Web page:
Lion and Bear Snaring Project: Part One
Because the lion/bear snaring project involved government entities the information can get convoluted quickly. Therefore, this post will be divided into three parts. All information in these posts, and probably most future posts, was/will be taken directly from the investigation files of Macho B’s case. I submitted a Freedom of Information Act request in June 2011 and it was granted. I received the documents two weeks ago. Most names in the documents were redacted by the FOIA officer so in the cases where I couldn’t figure out who was speaking I just put the agency they worked for.
Macho B was trapped by snares set by AZGFD personnel for this project.
According to Kirby Bristow, the AZGFD lead biologist of the lion/bear snaring project, the study originally began as a bear population/movement study in the Huachuca and Patagonia Mountains of southern Arizona. Bear DNA was collected through hair snag traps. But, construction of the border fence caused concerns about disruption of connectivity between Mexico and the U.S. Lions (aka pumas, mountain lions, cougars) were then introduced into the study as an indicator species for habitat connectivity. The study was evolving into obtaining pre and post data on the animals in relation to the border wall and moving from hair snag traps to actually trapping bears and lions with snares in order to place telemetry collars on them. The study partnered with the Wildlife Conservation Society (WCS). WCS was to conduct studies on the Mexican side of the border. The project was funded by federal dollars through a USFWS grant program called Federal Aid.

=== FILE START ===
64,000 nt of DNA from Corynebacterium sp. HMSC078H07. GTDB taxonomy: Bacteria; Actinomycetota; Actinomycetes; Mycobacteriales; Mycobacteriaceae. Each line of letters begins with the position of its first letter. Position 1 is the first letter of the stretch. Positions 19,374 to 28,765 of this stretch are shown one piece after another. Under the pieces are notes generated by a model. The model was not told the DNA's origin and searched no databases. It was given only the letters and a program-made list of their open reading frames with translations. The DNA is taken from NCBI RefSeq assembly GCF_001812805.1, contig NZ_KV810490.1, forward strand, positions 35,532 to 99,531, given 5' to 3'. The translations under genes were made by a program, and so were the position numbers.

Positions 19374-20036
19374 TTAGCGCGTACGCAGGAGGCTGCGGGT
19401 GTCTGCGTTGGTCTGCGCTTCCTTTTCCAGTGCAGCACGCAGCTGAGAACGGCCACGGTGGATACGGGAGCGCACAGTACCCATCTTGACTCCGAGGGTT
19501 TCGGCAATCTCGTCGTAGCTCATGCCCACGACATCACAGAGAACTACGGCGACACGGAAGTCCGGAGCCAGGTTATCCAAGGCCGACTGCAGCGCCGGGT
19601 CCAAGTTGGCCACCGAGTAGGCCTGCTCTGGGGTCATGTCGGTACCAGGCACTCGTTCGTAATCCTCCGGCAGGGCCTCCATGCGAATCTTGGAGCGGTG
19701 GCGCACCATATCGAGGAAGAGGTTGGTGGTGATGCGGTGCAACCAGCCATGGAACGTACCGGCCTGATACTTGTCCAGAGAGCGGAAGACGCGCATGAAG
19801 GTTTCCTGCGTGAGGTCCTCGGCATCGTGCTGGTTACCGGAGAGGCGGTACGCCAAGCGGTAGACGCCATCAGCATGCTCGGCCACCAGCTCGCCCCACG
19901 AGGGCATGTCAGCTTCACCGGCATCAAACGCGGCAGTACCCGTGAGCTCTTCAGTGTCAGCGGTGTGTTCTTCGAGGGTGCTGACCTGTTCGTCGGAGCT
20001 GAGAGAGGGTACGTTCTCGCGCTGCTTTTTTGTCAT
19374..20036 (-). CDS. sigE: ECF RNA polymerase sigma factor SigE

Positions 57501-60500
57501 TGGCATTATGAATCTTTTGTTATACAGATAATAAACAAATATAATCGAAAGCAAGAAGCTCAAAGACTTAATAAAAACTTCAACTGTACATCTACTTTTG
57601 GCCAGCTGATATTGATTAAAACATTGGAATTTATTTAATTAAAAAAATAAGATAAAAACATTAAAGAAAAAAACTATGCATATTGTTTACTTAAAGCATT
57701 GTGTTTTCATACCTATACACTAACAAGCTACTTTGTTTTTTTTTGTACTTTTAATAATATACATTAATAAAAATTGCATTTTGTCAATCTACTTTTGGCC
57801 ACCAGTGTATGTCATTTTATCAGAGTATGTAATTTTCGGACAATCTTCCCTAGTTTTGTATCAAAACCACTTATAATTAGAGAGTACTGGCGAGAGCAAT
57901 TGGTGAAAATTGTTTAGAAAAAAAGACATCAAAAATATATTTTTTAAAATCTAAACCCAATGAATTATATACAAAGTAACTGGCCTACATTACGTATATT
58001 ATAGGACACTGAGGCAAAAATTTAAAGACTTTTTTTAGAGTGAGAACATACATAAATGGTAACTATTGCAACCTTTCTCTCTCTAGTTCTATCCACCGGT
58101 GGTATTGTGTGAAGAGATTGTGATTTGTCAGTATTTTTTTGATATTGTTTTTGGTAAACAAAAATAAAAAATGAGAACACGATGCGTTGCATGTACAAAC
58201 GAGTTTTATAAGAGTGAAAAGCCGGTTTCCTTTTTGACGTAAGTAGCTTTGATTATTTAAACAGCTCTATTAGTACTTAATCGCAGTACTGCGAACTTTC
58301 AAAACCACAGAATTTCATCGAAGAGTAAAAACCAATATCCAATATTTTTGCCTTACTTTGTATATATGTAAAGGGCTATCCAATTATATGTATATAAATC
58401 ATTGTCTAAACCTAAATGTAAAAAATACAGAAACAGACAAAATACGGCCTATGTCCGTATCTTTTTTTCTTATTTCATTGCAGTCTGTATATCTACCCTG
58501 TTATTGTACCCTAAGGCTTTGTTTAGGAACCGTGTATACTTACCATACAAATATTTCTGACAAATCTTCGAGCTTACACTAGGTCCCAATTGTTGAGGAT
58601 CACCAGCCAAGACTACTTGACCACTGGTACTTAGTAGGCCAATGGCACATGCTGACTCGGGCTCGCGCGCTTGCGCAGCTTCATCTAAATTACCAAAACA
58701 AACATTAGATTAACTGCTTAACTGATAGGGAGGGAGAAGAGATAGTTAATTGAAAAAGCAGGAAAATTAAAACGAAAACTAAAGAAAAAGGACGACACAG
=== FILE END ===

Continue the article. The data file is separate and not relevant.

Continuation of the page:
In addition to Kirby Bristow, AZGFD field technicians Thorry Smith and Michelle Crabb would be working on the project with AZGFD sub-contractor Emil McCain. AZGFD biologist, Ron Thompson acted as a consultant to McCain and Smith and was responsible for getting McCain hired for the project. AZGFD Research Branch Chief, Chantal (Chasa) O’Brien was Kirby’s boss and responsible for completing an Environmental Assessment Checklist for this project. She did not.
According to an AZGFD interview: If the AZGFD project is receiving Federal Aid, thus creating a federal nexus, then an EAC (Environmental Assessment Checklist) is required as part of complying with the Section 7 consultation process of the Endangered Species Act. The Research Branch biologist (for the snaring project it was Chasa O’Brien) responsible for the study would be responsible for completing the EAC and presenting it to the Habitat Branch for review. Once the EAC was completed, it would often times trigger a Heritage Data Management System (HDMS) review which is another program administered by the Habitat Branch. The HDMS maintains a data base of all endangered species in Arizona. The HDMS would advise the project biologist to the appropriate agency (in this case, USFWS) for consultation if a protected species (Macho B, endangered jaguar) is found occurring in a specific location (like near the snares). In instances where AZGFD studies (not impacting endangered species) change an aspect of its plans and later foresees impacting an endangered species (like snares set after the detection of Macho B in the immediate area), the project would then fall back under the Project Evaluation Program (PEP) for review. If the AZGFD biologist in charge of the study fails to advise the Habitat Branch of any change to the EAC, then the study would be invalid and contrary to any agreements with Federal Aid.
Digest. More later…